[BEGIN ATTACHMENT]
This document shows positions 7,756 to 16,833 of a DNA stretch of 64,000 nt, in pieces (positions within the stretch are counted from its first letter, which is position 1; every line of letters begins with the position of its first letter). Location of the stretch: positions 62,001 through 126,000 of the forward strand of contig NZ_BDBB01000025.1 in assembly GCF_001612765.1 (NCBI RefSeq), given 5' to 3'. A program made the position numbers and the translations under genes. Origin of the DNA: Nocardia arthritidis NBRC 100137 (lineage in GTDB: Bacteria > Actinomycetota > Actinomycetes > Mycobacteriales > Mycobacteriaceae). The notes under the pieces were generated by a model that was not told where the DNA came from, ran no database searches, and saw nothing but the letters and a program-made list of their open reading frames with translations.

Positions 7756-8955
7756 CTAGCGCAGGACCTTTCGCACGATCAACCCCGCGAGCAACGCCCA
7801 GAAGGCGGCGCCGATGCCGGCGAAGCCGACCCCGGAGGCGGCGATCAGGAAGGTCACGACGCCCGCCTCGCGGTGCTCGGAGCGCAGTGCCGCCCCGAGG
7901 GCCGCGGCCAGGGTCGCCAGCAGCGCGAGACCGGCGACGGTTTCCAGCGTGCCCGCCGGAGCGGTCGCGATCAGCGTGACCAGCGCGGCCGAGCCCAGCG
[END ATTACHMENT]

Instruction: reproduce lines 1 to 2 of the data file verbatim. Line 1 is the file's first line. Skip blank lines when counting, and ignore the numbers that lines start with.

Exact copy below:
This document shows positions 7,756 to 16,833 of a DNA stretch of 64,000 nt, in pieces (positions within the stretch are counted from its first letter, which is position 1; every line of letters begins with the position of its first letter). Location of the stretch: positions 62,001 through 126,000 of the forward strand of contig NZ_BDBB01000025.1 in assembly GCF_001612765.1 (NCBI RefSeq), given 5' to 3'. A program made the position numbers and the translations under genes. Origin of the DNA: Nocardia arthritidis NBRC 100137 (lineage in GTDB: Bacteria > Actinomycetota > Actinomycetes > Mycobacteriales > Mycobacteriaceae). The notes under the pieces were generated by a model that was not told where the DNA came from, ran no database searches, and saw nothing but the letters and a program-made list of their open reading frames with translations.

Positions 7756-8955